As the book unfolds, it continues to deliver one character moment after another, each one filling up a single page. The anecdotes range from private jokes to body anxiety to daydreams about future recipes. Through these snippets of quotidian dialogue that feel so remarkably authentic, she also slips in their love for each other and the notion that they probably can't tell anyone about it. The book's climax is actually in the middle, when one of the girls breaks up with the other, saying "I'm not like you. This is wrong" as she's weeping on the phone. Walden made this a continuous sequence, breaking up the flow that she had established earlier in the book as a series of perfect moments. There are two extended flashback sequences from the girl who's just been dumped, and they are notably almost entirely in black and why, in contrast to the shades of purple that add to the dreaminess of the earlier section of the book. The ending is heartbreaking, as only here do we even learn their names, and the girl who feared their love and broke up sends the other girl some music. There's weeping on both ends, as the purple is used to depict a blustery sky in the final pages. Walden pulls off their connection and the heartbreak of their breakup with a minimum of melodrama, as the emotion and sentiment depicted here is hard-earned with her careful character development.
It's hard to source Walden's character design style. There are hints, however; the giant cat in The End Of Summer is named Nemo, and that immediately connected the work to Winsor McCay. There's a delicacy and almost fragility in her line that also resembles that of Chris "CF" Forgues, or perhaps more accurately, resembles CF's direct influence Henry Darger. What is certainly true is that her work doesn't resemble that of the peers in her age group, nor really of any contemporary cartoonists working at the moment. Thematically, I'd say that Alden and perhaps Daryl Seitchik are the closest to doing what Walden's doing right now, involving the occasional fantastical element into stories deeply rooted in a young person's attempt to understand the world and their place in it.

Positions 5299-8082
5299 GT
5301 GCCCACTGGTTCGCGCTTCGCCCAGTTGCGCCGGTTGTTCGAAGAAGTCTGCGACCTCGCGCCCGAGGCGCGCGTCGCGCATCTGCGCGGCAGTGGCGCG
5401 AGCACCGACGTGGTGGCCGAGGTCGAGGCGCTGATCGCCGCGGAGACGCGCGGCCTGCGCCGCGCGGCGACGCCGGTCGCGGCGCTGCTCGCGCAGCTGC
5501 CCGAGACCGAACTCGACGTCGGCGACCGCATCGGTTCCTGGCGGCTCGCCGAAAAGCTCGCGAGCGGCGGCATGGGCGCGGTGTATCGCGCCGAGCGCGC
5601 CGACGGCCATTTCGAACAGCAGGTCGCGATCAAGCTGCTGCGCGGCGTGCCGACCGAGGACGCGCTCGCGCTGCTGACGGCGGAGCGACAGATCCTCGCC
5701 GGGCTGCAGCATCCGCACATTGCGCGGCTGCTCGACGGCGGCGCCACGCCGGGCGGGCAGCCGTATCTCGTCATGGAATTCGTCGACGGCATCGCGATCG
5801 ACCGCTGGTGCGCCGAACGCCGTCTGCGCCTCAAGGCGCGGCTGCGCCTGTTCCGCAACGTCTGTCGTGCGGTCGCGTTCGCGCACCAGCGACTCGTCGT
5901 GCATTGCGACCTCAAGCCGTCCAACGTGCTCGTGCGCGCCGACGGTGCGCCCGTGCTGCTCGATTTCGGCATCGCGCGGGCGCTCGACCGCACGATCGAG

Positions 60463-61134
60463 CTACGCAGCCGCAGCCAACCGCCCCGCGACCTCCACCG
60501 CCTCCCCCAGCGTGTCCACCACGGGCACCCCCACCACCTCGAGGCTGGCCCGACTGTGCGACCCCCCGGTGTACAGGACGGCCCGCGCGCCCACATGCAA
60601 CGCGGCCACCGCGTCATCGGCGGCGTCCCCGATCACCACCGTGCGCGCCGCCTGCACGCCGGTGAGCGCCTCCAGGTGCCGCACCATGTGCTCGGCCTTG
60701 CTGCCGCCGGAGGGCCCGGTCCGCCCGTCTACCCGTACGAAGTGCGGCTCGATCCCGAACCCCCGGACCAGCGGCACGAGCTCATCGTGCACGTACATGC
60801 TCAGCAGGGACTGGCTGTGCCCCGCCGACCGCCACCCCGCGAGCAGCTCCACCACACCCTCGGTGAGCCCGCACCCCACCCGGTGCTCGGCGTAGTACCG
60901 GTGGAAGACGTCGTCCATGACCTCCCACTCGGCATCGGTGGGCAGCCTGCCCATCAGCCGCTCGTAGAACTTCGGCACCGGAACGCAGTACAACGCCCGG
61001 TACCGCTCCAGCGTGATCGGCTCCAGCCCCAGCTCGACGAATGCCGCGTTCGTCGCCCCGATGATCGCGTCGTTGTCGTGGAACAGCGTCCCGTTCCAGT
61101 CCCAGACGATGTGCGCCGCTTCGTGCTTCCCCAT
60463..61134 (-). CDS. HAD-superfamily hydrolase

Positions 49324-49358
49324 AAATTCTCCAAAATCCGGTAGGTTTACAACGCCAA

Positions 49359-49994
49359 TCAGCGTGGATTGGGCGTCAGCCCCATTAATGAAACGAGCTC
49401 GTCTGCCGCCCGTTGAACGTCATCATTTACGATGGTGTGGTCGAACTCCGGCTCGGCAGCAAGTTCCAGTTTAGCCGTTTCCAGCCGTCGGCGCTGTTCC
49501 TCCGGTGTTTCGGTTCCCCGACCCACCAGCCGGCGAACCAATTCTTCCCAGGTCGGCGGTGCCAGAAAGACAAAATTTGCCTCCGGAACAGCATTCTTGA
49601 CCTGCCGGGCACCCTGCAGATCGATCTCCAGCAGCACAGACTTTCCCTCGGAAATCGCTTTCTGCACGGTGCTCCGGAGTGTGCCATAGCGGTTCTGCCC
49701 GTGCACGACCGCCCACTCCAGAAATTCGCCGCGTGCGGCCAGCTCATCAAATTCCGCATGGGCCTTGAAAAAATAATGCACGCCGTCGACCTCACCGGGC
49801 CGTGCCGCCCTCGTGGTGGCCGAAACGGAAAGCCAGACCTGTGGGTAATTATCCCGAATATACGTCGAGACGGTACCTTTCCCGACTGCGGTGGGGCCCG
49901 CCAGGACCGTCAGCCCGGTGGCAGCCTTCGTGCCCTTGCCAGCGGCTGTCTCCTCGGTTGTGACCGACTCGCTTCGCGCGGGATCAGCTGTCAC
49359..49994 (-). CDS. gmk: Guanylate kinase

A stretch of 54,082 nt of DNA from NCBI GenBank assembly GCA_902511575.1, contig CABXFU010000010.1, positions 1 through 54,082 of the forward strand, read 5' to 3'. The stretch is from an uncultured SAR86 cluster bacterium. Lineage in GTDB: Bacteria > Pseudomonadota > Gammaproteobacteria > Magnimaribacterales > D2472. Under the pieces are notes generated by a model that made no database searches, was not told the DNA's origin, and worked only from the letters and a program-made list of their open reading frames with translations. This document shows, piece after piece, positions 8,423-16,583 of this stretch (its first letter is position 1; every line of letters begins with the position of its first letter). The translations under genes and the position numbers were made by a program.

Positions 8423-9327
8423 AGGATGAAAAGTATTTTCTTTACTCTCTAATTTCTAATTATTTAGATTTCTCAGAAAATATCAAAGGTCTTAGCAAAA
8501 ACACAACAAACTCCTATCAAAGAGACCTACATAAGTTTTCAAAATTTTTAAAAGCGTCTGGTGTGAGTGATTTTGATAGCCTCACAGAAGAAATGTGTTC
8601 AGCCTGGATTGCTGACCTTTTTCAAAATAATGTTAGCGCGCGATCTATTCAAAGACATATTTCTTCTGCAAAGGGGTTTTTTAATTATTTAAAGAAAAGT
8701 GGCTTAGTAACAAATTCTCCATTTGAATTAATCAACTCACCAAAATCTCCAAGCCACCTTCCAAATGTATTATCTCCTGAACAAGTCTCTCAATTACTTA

Walden was tapped to do the Annual Appeal comic for CCS this year, a plum assignment that she deftly knocked out of the park. Titled Q and A With Tillie Walden, it's done in a manner that's now familiar with her: restraint in the use of text, all in service of both the image as well as the formal layout of the comic. In doing a Q&A about being a cartoonist, she revealed her own passion, her fear in leaving home, and a powerhouse pictorial display of why she loves its location of White River Junction--all done in an ingenious fold-out spread that Dan Zettwoch would approve of. The end of the pamphlet shows that she's one of the rare individuals who understands that they are a comics lifer at a very young age, as she grasps that the form is capable of anything. She's grounded in her tools and the fortunate mindset of still being able to enjoy the sheer act of drawing while being tasked to draw. Walden has a long and promising future ahead of her.